In addition, they contend the average lot size in Mountlake Terrace is large enough to support increased flock sizes and that the current code is out of step with nearby cities, which allow for six to eight hens.

Police Chief Pete Caw said it’s important to consider all sides in any discussion and that while the benefits of the suggestions put forward in the request would seem to be apparent, he also wanted the council to consider “a couple of issues that we have with poultry within the city. Two examples of complaints that we normally receive are noise and odor.”

Noise complaints are usually due to roosters. While not allowed by city code, Caw said they are typically unintentionally added to flocks because people purchase young chicks at a stage when roosters can be tough to distinguish from hens. People can become emotionally attached to the birds before discovering they are males and then not want to get rid of or know what to do with them. “It’s not an unmanageable concern,” he said, but rather something to think about “when you start increasing your flock.”

Odor complaints normally stem from the coops themselves, which “are sometimes difficult to police or regulate for lack of a better word,” Caw said. This is because the enclosures are usually located in backyards not visible from the street, which makes monitoring their conditions, flock sizes and care difficult.

The police chief also warned that some people, by nature, will exceed the limits of what is allowed. Caw said there had been several such situations in the city and so, “as we increase numbers, we can expect people to do that.” Most people are responsible, he said, but there are those “that are going to fudge the numbers and have more, so that’s a concern.”

In addition, Caw said most neighboring cities that allow residents to have increased numbers of poultry typically require larger lot sizes of 10,000 square feet or more — and such properties are not common in Mountlake Terrace. He noted that many of the city’s recent developments have “very, very small lot sizes,” which would be problematic for increased poultry, their associated noise and complaints.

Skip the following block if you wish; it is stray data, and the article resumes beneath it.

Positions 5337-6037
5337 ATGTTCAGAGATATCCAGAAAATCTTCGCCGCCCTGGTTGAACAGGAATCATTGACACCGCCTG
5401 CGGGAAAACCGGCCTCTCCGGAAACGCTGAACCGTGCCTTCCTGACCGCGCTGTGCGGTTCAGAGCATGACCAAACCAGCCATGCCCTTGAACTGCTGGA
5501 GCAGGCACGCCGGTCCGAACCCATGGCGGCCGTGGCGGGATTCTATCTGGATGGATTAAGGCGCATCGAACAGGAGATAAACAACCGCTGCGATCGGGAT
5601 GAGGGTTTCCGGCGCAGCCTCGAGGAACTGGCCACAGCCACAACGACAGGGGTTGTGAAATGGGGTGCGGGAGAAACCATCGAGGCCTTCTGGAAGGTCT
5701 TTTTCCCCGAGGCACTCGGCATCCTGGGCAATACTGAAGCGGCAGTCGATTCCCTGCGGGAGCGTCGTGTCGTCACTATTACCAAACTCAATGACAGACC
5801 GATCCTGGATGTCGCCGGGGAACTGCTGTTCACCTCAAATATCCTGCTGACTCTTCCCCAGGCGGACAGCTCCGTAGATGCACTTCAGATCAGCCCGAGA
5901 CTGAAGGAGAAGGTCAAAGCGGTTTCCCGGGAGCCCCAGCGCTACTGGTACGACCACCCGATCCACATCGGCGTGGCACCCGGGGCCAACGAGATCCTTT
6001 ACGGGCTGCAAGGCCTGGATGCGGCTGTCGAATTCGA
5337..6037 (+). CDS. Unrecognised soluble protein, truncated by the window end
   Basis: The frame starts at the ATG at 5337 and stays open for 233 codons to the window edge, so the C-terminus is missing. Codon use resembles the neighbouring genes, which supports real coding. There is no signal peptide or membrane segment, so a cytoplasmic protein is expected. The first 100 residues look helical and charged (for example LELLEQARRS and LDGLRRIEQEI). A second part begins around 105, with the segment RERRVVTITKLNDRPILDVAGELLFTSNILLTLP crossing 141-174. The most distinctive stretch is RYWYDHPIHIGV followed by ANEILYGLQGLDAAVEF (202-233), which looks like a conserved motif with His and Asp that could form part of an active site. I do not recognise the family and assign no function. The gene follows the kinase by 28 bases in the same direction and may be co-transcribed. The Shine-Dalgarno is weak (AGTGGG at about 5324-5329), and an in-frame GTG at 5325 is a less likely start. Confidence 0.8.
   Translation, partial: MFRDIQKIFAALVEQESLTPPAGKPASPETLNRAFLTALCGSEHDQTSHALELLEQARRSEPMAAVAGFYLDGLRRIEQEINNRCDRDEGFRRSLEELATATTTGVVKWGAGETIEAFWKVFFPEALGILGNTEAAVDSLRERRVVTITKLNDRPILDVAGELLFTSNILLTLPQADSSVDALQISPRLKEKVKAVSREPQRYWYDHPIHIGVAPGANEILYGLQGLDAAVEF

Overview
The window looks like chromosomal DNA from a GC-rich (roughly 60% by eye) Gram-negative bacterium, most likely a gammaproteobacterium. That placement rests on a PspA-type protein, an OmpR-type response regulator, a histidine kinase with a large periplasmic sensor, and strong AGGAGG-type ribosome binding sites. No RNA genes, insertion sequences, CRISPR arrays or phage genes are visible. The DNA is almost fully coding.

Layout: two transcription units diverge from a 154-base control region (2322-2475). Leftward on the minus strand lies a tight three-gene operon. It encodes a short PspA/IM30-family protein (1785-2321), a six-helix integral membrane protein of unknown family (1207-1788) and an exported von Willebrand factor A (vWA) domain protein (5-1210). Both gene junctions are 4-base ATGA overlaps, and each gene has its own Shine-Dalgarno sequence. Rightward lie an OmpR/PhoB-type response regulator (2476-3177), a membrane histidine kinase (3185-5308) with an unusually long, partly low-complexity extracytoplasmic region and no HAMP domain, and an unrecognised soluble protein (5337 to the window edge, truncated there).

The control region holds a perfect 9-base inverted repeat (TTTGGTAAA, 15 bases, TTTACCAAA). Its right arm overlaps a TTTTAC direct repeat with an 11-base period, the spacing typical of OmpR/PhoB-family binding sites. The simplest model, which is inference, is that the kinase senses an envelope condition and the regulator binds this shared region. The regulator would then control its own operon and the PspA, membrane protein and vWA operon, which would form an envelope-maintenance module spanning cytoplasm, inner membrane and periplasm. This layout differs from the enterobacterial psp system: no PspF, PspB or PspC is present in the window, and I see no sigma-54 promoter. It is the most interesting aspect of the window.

Councilmembers talked for more than a half hour about possibly raising the limit and generally seemed amenable to the idea. They also wanted to more thoroughly examine the issue by hearing from the community about perceived benefits and concerns. Based on Thursday night’s discussion, the city is asking for feedback from residents and businesses who own chickens, live near them, or would like to provide comments. Email your thoughts to cityhall@mltwa.gov. The council is tentatively set to discuss the issue again on Thursday, March 11 at 7 p.m.

Finally, following a resident’s request and initial conversations last fall, the city may soon be adjusting its income thresholds necessary for water and sewer utility discounts made available to low-income senior and disabled citizens. An update of the program will be put to a vote at next week’s Feb. 16 business meeting. The proposal includes income guidelines that more closely match those in neighboring cities and utility districts.

City staff has recommended the council adopt the income levels used by the state in determining low-income property tax exemptions. The income levels of Mountlake Terrace’s current discount program are based on federal poverty guidelines and the proposed change would allow those to be more closely tied to the local area’s economy.

City Manager Scott Hugill told the council it was currently unknown how adjusting the income thresholds would affect the number of people able to qualify for the discount program and the related impact on utility revenues. There were 108 households that received the reduction last year, but newer, more accurate data to help guide projections would be available after the results of the 2020 federal census are released later this year.

If adopted, more households with senior and disabled residents would be eligible to qualify for the discount. Several on the council said they would like to also consider allowing all households with low-incomes to receive the utility reductions, rather than just seniors and people with disabilities who are property owners.

“With the income levels we’re looking at folks aren’t moving into Mountlake Terrace” because of the local housing market, Councilmember Erin Murray said. “I’m very much looking at this as these are residents who are already in our community, who are struggling to stay in our community and are at a high risk of being displaced because of the cost of continuing to live here.”

Councilmember Bryan Wahl echoed Murray’s comments. “I really am sympathetic to all low-income households whether they are a renter or a property owner, disabled or not, senior or not, I think we need to expand this program,” he said.

The city council will hold its next regular business meeting Feb. 16, beginning at 7 p.m. See the agenda here.

— By Nathan Blackwell